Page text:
Texas judge temporarily protects abortion clinics from certain lawsuits under new law


(AFP via Getty Images)

A state judge has temporarily shielded Texas abortion clinics from lawsuits by an anti-abortion group under the state’s controversial new abortion law.

The temporary restraining order issued Friday by State District Judge Maya Guerra Gamble in Austin came in response to a request from Planned Parenthood that does not directly interfere with the new law.

However, it protects clinics from whistleblower lawsuits by the nonprofit Texas Right to Life, its legislative director and 100 unidentified people.

A hearing on a preliminary injunction request has been set for September 13.

The new legislation, dubbed the “Heartbeat Bill,” is the first of its kind in the United States and has been compared to something out of the dystopian novel and television series. The Handmaid’s Tale by commentators.

Taking effect Wednesday, it allows anyone, anywhere, to sue anyone linked to an abortion in which cardiac activity has been detected in the embryo. It can happen as early as six weeks pregnant, even before most women realize they are pregnant.

The petition filed by Planned Parenthood Thursday night said that about 85 to 90 percent of people who have abortions in Texas are at least six weeks pregnant.

The ordinance “offers protection to the courageous health care providers and staff at Planned Parenthood health centers across Texas who have continued to provide care to the best of their ability within the law. facing surveillance, harassment and threats from security guards eager to arrest them, ”Planned Parenthood spokesperson Helene Krasnoff said in a statement.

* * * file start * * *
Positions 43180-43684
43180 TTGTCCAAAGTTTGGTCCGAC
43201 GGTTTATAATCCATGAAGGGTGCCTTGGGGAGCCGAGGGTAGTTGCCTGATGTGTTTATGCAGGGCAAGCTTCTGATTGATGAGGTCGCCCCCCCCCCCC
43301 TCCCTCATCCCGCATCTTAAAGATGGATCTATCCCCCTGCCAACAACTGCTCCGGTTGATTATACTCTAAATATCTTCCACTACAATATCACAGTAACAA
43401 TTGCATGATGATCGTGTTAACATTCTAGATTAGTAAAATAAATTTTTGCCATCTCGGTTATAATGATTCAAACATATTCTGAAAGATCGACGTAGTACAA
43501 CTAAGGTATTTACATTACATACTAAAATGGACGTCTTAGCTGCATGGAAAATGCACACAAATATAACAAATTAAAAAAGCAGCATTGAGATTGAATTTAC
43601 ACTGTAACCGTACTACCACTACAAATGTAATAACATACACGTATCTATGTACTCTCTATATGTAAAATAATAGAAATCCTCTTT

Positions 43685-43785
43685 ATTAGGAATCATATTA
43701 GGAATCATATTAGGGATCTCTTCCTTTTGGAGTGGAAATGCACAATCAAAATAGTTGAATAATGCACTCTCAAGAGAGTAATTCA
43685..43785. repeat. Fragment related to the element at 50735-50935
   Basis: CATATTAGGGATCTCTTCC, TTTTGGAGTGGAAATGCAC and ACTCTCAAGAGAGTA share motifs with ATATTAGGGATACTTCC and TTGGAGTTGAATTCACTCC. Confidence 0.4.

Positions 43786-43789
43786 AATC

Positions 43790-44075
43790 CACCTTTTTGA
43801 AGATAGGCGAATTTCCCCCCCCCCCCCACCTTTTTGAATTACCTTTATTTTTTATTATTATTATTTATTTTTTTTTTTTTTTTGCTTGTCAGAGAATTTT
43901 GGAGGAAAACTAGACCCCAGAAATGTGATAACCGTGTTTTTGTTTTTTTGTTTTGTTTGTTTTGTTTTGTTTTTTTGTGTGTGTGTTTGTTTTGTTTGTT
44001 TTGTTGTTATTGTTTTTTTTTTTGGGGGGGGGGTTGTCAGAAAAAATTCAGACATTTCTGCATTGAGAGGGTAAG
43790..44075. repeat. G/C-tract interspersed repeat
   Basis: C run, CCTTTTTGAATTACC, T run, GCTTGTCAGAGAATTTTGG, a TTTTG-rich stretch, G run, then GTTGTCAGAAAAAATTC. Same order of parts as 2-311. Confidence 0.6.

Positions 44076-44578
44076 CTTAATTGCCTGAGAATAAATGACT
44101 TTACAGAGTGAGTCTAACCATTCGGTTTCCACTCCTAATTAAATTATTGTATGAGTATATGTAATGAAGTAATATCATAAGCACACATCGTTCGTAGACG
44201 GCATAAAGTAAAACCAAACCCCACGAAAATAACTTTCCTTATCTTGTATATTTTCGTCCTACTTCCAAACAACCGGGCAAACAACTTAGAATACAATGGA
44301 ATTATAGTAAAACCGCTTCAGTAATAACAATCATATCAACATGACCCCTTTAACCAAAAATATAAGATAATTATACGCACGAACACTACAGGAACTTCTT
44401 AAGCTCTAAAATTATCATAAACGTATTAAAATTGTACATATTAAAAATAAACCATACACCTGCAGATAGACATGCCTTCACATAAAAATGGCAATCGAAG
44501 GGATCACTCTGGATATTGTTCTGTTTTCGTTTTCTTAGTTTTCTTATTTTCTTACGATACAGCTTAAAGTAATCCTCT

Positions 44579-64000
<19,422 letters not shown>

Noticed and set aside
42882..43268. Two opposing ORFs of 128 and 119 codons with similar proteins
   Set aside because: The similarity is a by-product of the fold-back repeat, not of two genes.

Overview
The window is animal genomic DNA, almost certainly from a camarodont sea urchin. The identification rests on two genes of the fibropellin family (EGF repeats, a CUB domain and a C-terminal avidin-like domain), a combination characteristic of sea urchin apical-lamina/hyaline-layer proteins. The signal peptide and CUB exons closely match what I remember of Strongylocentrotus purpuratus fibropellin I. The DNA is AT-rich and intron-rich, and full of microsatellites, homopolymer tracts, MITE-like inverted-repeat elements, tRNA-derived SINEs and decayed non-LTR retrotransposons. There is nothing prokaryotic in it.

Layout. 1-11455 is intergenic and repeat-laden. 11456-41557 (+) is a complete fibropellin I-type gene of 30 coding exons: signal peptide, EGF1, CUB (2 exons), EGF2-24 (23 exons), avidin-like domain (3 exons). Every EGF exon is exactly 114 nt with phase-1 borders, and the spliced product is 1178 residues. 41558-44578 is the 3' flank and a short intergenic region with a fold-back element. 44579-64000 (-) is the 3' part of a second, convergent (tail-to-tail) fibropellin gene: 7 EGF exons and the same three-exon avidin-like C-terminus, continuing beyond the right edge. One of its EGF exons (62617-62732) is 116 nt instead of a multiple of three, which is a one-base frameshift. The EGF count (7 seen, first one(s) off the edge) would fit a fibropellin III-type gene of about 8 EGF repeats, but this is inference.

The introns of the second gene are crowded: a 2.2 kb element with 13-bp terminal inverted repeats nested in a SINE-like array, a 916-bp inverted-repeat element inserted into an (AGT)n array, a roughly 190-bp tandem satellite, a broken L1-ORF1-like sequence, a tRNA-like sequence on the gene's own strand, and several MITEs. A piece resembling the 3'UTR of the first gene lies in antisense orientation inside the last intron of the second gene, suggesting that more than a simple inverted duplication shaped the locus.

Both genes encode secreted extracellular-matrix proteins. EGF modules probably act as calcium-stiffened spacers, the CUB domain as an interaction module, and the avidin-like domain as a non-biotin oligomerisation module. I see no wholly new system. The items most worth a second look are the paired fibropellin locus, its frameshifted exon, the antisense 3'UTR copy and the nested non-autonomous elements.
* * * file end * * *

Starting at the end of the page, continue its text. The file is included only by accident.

However, the action will not deter Texas Right to Life’s efforts, said Elizabeth Graham, vice president of the group.

In a statement, the group said: “We expect an impartial tribunal to dismiss the Planned Parenthood lawsuit. Until then, we will continue our diligent efforts to ensure that the abortion industry fully complies ”with the new law.

The US Supreme Court, with a Conservative 6-3 majority, rejected an attempt to block the new law, meaning that in Texas any private citizen can now sue a supplier who breaks that law. They would then be rewarded with $ 10,000 and additional legal fees if successful.

It is believed that this may create “bounty hunters” for abortion and force clinics in Texas to close their doors.

The vote was 5-4, with three Trump-appointed judges joining two other Tory judges. The dissenters were Conservative Chief Justice John Roberts and the court’s three Liberal justices.

Judge Sonia Sotomayor called the new law “flagrantly unconstitutional” and said it “flouts nearly 50 years of federal precedent”.

The 1973 landmark Deer vs. Wade The Supreme Court ruling guaranteed women in the United States the right to abortion.

President Joe Biden has stated that he has been and continues to be “a strong supporter of Deer vs. Wade”, And denounced the“ vigilance system ”created by Texas law.

“Outrageously, it charges private citizens to take legal action against anyone they believe has helped another to have an abortion, which may even include family members, health workers, health workers. receiving a health care clinic or strangers unrelated to the individual, ”Biden said in a statement.

He asked the Justice Department to look at ways to stop people from acting as bounty hunters.

With an Associated Press report

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